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Temporal consistency of spatial pattern in growth of the mussel, Mytilus edulis: Implications for predictive modelling

Journal article
Authors Per Bergström
Susanne Lindegarth
Mats Lindegarth
Published in Estuarine, Coastal and Shelf Science
Volume 131
Pages 93-102
ISSN 0272-7714
Publication year 2013
Published at Department of Biological and Environmental Sciences, Tjärnö Marine Biological Laboratory
Pages 93-102
Language en
Keywords Ecosystem function, Growth, Mytilus edulis, Prediction, Variability, coastal zone, ecological footprint, empirical analysis, farming system, GIS, growth rate, mussel culture, productivity, spatiotemporal analysis
Subject categories Marine ecology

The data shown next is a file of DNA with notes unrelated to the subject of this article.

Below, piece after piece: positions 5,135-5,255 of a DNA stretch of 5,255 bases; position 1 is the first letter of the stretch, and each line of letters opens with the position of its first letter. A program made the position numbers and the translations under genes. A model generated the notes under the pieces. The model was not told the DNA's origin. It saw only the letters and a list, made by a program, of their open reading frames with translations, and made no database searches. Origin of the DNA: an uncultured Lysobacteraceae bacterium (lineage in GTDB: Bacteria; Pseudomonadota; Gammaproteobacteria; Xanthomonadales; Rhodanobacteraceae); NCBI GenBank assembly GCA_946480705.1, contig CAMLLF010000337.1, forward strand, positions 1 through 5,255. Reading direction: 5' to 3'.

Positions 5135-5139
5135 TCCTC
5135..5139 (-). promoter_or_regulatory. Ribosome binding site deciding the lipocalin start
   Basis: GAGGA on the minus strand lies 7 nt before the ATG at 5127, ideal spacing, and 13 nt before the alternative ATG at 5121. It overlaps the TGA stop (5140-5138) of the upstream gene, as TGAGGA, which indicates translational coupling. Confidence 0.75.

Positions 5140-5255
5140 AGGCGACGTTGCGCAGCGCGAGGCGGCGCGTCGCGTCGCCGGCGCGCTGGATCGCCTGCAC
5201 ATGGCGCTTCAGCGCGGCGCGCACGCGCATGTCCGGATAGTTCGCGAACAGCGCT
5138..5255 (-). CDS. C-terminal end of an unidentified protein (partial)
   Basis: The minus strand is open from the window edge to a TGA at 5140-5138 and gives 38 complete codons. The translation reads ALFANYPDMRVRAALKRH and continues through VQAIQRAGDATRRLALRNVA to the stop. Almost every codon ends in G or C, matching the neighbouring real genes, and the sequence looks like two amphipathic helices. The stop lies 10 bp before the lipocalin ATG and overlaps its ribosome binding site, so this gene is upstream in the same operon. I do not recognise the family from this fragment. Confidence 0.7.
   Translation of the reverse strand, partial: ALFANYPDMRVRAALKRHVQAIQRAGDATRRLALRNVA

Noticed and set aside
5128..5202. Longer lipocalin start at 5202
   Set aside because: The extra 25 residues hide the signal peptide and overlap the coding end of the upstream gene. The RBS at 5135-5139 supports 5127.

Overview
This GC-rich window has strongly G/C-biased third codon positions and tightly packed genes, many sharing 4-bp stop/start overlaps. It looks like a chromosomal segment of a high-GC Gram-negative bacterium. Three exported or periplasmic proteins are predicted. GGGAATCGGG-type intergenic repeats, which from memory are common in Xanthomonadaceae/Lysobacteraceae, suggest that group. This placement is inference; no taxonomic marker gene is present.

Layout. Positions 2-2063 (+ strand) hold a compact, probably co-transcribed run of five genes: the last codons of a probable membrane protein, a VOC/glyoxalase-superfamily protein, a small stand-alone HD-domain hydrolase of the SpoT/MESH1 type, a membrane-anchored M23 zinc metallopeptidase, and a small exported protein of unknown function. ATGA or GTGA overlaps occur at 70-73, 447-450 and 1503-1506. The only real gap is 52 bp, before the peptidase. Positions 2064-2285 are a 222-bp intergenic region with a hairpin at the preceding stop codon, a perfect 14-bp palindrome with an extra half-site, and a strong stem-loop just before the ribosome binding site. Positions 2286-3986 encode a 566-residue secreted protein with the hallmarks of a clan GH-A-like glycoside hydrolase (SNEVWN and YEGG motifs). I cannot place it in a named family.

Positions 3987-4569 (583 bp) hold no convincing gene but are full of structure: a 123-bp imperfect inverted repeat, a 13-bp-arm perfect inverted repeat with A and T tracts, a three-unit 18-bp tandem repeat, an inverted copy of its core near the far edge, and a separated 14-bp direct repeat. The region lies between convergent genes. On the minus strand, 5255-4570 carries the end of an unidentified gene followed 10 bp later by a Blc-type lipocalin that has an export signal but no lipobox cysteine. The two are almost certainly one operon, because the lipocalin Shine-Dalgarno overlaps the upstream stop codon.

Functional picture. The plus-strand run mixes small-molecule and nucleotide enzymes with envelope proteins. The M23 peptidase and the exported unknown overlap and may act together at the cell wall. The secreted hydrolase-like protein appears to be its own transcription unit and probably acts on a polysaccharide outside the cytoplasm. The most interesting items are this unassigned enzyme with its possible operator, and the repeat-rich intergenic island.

Human pressures on coastal seas are increasing and methods for sustainable management, including spatial planning and mitigative actions, are therefore needed. In coastal areas worldwide, the development of mussel farming as an economically and ecologically sustainable industry requires geographic information on the growth and potential production capacity. In practice this means that coherent maps of temporally stable spatial patterns of growth need to be available in the planning process and that maps need to be based on mechanistic or empirical models. Therefore, as a first step towards development of models of growth, we assessed empirically the fundamental requirement that there are temporally consistent spatial patterns of growth in the blue mussel, Mytilus edulis. Using a pilot study we designed and dimensioned a transplant experiment, where the spatial consistency in the growth of mussels was evaluated at two resolutions. We found strong temporal and scale-dependent spatial variability in growth but patterns suggested that spatial patterns were uncoupled between growth of shell and that of soft tissue. Spatial patterns of shell growth were complex and largely inconsistent among years. Importantly, however, the growth of soft tissue was qualitatively consistent among years at the scale of km. The results suggest that processes affecting the whole coastal area cause substantial differences in growth of soft tissue among years but that factors varying at the scale of km create strong and persistent spatial patterns of growth, with a potential doubling of productivity by identifying the most suitable locations. We conclude that the observed spatial consistency provides a basis for further development of predictive modelling and mapping of soft tissue growth in these coastal areas. Potential causes of observed patterns, consequences for mussel-farming as a tool for mitigating eutrophication, aspects of precision of modelling and sampling of mussel growth as well as ecological functions in general are discussed. © 2013 Elsevier Ltd.

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